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For once, DC's impotence is a problem for Wall Street, says CEO Danielle Hughes

  • The Trump administration's tax-slashing promises have some investors clamoring for more progress, says Divine Capital's CEO.
  • CEO Danielle Hughes says D.C. drama and unpredictable market activity make "a lot of people very nervous."
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Wall Street is typically wary of government involvement in business. But the Trump administration's promise of tax reform has some investors clamoring for more progress, said Divine Capital's CEO on Monday.

"In Washington, we continue to just be all eyes on the soap opera," CEO Danielle Hughes said on CNBC's "Closing Bell."

"And usually we like Washington to do absolutely nothing, and Wall Street would cheer this on full boat," Hughes said, "but we want to see what Washington has to do with some taxes and rollbacks."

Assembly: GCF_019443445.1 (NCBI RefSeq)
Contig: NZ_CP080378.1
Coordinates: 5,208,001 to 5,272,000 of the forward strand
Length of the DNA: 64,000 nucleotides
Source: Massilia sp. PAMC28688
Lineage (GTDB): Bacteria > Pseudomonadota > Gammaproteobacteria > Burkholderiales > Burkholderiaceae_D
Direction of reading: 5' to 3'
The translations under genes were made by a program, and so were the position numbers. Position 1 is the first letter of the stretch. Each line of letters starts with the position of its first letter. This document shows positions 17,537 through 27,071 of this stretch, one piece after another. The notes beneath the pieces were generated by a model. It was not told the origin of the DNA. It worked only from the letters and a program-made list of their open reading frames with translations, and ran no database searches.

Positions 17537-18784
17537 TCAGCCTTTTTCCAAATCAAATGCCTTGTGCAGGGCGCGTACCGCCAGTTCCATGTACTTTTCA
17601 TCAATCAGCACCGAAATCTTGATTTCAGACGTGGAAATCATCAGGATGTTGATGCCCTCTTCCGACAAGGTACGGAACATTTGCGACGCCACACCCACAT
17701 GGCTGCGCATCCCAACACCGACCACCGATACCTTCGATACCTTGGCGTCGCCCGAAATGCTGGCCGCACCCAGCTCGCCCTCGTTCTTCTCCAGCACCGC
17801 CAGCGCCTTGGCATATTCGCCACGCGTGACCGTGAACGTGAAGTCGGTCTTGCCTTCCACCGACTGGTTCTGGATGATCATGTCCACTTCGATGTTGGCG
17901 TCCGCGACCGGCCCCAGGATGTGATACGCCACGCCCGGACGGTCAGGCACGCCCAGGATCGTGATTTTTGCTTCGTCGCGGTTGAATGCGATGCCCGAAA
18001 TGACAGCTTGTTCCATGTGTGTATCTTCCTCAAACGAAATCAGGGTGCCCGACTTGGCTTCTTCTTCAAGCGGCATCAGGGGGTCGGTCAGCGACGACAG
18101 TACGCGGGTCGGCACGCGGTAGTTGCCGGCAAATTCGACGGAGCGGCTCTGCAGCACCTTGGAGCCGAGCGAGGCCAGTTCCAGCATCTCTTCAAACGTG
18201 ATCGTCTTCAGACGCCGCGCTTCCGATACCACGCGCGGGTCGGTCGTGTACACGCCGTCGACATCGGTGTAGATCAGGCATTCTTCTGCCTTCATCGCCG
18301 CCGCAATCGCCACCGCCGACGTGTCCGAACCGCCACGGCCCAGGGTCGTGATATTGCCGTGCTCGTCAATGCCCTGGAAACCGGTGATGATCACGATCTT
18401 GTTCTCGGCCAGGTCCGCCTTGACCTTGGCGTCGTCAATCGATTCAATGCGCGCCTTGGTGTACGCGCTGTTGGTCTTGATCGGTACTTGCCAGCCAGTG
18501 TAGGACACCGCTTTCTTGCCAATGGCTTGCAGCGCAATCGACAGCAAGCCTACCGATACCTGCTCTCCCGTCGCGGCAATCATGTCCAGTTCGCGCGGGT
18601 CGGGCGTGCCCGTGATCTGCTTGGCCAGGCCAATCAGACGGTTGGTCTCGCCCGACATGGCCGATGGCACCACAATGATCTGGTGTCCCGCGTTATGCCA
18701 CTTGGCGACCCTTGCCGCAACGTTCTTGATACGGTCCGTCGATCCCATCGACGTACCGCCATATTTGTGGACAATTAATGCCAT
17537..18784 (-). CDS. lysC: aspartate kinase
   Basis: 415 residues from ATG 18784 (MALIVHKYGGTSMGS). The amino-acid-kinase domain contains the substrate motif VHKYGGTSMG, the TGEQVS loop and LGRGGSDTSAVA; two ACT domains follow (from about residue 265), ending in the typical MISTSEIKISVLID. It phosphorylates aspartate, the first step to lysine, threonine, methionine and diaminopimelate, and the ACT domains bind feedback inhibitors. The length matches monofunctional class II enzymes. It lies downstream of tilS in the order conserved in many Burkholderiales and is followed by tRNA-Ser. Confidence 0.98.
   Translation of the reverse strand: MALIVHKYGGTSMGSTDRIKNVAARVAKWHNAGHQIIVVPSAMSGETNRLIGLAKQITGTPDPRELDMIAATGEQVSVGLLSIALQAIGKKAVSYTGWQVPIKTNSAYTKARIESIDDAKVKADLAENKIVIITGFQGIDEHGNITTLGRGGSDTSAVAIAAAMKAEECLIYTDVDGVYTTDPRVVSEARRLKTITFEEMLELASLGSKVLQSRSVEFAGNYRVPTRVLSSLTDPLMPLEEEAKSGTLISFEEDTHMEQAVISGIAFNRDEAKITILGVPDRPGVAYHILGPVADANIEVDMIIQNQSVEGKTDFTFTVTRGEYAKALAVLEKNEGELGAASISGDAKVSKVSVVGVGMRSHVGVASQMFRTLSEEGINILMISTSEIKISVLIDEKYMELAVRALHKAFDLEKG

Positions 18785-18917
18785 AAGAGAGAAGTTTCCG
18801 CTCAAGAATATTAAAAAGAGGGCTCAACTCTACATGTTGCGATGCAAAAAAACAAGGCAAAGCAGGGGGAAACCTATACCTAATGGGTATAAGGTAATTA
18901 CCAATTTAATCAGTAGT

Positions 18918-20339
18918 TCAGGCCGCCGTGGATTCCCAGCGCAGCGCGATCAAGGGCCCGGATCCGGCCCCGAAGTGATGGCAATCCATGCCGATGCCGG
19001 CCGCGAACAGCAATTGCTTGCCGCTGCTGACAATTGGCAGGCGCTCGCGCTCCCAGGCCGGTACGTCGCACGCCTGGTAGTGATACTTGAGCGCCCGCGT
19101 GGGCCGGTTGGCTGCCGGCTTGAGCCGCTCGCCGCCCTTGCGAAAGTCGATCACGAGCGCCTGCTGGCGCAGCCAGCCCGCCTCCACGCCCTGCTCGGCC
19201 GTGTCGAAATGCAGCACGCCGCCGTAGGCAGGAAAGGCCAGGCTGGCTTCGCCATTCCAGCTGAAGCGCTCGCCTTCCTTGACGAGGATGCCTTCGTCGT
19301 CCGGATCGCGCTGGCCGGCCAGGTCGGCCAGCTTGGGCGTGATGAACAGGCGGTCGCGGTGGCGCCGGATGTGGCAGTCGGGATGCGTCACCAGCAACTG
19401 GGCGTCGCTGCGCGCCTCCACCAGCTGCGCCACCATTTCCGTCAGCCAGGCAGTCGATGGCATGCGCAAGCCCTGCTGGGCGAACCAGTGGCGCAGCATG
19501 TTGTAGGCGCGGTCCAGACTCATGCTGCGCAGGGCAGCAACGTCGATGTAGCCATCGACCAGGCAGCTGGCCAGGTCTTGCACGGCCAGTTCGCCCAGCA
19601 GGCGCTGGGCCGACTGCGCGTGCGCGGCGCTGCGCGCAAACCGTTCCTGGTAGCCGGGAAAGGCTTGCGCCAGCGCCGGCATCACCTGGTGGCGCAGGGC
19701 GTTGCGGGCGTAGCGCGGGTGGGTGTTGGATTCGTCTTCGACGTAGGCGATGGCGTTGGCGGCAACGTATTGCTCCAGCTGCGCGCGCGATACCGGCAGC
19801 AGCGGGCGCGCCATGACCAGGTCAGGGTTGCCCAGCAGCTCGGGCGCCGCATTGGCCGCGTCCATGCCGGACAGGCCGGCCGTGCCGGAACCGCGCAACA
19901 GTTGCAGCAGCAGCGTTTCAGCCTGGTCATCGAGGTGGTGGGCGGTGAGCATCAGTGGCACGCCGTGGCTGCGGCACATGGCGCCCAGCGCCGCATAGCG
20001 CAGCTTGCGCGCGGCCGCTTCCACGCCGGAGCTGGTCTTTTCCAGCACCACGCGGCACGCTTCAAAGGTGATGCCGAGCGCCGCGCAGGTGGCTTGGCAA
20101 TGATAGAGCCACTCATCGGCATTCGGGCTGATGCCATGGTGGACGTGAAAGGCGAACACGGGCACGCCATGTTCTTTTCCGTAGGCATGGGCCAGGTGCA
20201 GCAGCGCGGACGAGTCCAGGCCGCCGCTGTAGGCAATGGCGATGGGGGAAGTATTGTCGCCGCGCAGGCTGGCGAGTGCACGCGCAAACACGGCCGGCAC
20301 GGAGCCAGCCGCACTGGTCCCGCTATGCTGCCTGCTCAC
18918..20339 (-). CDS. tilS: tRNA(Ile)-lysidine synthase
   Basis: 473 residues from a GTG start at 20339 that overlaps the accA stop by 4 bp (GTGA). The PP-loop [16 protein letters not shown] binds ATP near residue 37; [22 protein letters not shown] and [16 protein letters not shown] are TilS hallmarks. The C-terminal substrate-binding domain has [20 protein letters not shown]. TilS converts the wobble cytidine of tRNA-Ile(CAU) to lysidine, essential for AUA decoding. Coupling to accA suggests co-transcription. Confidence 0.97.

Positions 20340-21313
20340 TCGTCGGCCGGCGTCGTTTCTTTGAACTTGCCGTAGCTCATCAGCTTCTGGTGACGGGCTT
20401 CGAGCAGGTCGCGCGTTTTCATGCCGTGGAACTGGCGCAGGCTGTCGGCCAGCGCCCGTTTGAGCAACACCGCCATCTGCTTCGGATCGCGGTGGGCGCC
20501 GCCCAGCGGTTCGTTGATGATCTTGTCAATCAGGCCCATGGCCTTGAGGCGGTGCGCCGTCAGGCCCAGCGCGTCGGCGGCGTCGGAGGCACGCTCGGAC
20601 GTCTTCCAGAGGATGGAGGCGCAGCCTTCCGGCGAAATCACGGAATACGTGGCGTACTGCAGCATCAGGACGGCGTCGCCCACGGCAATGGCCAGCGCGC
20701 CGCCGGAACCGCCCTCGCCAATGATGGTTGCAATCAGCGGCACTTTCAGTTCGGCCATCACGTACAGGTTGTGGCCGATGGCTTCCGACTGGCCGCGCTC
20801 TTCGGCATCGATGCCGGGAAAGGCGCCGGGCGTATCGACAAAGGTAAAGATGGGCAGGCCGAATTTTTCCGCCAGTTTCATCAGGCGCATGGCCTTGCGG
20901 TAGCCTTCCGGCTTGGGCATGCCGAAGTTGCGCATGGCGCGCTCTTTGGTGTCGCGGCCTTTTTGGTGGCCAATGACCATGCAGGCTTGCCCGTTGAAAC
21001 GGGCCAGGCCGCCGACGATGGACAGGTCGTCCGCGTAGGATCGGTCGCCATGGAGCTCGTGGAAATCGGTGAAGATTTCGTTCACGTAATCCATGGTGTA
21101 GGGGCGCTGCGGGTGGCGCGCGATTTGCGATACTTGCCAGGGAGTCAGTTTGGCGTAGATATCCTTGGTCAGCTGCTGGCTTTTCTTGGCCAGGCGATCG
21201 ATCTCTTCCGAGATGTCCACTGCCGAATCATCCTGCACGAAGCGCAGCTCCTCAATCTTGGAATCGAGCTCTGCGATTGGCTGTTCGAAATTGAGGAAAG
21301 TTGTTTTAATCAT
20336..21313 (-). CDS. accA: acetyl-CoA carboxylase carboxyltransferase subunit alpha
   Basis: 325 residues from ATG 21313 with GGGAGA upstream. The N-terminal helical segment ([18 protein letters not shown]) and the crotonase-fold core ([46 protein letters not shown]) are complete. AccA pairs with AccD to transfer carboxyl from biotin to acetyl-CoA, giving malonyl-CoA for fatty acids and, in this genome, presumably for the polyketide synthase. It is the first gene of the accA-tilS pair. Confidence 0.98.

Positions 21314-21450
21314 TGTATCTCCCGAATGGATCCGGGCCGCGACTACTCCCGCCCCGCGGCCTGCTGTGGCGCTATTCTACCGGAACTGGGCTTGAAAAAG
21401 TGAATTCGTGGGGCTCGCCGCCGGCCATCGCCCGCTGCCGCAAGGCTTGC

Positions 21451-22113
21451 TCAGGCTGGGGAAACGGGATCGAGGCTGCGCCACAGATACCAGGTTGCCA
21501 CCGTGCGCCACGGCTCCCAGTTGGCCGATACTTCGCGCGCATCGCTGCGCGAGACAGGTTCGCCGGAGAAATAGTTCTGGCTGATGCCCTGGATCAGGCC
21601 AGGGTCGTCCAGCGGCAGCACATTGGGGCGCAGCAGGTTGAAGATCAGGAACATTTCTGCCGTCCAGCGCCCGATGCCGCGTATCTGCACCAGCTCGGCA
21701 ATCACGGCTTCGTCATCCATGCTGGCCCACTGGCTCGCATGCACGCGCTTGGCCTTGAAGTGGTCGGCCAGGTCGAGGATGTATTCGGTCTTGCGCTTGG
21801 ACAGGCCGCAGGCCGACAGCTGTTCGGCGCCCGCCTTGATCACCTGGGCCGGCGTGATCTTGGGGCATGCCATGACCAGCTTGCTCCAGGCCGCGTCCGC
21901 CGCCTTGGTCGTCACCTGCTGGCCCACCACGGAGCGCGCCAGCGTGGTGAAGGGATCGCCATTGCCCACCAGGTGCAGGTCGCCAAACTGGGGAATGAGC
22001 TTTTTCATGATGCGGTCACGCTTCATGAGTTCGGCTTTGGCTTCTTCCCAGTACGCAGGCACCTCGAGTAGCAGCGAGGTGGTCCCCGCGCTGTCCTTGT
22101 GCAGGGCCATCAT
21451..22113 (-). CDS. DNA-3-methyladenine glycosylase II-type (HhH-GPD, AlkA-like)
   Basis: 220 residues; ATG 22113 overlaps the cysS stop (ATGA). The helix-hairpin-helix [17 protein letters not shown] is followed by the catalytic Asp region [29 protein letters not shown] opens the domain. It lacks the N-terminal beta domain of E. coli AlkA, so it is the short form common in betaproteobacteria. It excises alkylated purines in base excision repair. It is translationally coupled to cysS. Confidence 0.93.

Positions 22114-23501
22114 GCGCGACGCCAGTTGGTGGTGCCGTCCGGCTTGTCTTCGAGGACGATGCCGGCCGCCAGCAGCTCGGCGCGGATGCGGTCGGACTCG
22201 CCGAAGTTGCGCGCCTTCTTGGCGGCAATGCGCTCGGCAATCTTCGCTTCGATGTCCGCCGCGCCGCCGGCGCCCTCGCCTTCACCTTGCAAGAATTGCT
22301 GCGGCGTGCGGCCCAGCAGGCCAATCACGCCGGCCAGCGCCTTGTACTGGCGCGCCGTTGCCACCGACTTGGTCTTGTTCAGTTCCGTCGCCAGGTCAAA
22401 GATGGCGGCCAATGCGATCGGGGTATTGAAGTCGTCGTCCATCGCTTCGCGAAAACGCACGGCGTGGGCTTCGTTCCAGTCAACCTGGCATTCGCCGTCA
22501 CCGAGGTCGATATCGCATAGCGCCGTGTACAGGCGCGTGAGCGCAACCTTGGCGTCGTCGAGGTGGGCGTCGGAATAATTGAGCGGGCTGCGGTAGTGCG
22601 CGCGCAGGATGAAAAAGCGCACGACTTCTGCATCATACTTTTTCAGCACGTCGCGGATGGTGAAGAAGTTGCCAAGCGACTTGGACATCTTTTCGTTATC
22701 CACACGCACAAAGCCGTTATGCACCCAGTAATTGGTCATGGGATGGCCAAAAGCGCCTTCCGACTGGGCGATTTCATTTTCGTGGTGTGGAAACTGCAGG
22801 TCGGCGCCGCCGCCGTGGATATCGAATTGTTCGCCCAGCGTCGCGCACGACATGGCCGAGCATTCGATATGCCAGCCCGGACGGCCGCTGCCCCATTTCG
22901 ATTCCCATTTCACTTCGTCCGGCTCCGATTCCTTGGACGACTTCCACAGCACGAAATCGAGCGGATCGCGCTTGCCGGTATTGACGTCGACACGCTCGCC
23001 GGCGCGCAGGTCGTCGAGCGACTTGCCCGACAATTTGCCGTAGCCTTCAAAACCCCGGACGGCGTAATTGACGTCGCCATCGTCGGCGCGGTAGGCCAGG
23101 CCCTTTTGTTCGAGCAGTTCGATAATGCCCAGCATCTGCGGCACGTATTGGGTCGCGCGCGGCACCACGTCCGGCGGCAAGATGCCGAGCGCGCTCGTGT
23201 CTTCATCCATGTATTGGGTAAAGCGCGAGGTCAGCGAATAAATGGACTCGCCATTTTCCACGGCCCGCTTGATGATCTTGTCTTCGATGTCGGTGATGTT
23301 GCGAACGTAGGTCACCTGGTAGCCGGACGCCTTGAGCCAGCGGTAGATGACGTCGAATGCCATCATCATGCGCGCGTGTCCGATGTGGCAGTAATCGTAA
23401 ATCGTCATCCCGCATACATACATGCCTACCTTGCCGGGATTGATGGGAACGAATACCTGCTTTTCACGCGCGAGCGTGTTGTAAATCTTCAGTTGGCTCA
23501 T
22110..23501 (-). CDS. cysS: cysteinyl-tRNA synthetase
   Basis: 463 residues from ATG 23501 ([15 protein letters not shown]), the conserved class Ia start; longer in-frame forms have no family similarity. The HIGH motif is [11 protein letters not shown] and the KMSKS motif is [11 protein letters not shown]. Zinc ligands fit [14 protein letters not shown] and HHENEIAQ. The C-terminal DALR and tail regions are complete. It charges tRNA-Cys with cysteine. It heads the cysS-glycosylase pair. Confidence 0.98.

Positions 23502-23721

Hughes said the "listlessness" of Washington and whispers of the bull market reaching its peak "makes a lot of people very nervous."

"It's been so discordant for so long," she said. Hughes cited the record levels of credit card debt accumulating nationally, while MasterCard's stock rose nearly 28 percent in 2017.

"Whatever we think is going to happen, it's not going to be that," she said.

To be sure, not all investors have abandoned their animal spirits. "We have a lot to gain on the international equities front compared to the United States," wealth expert Steven Wieting of Citi Private Bank said on "Closing Bell."

To Hughes, though, something eventually has to give way in the market's counterintuitive rally. "Hopefully not on the political front or the war front," she said, "but that's also on the table."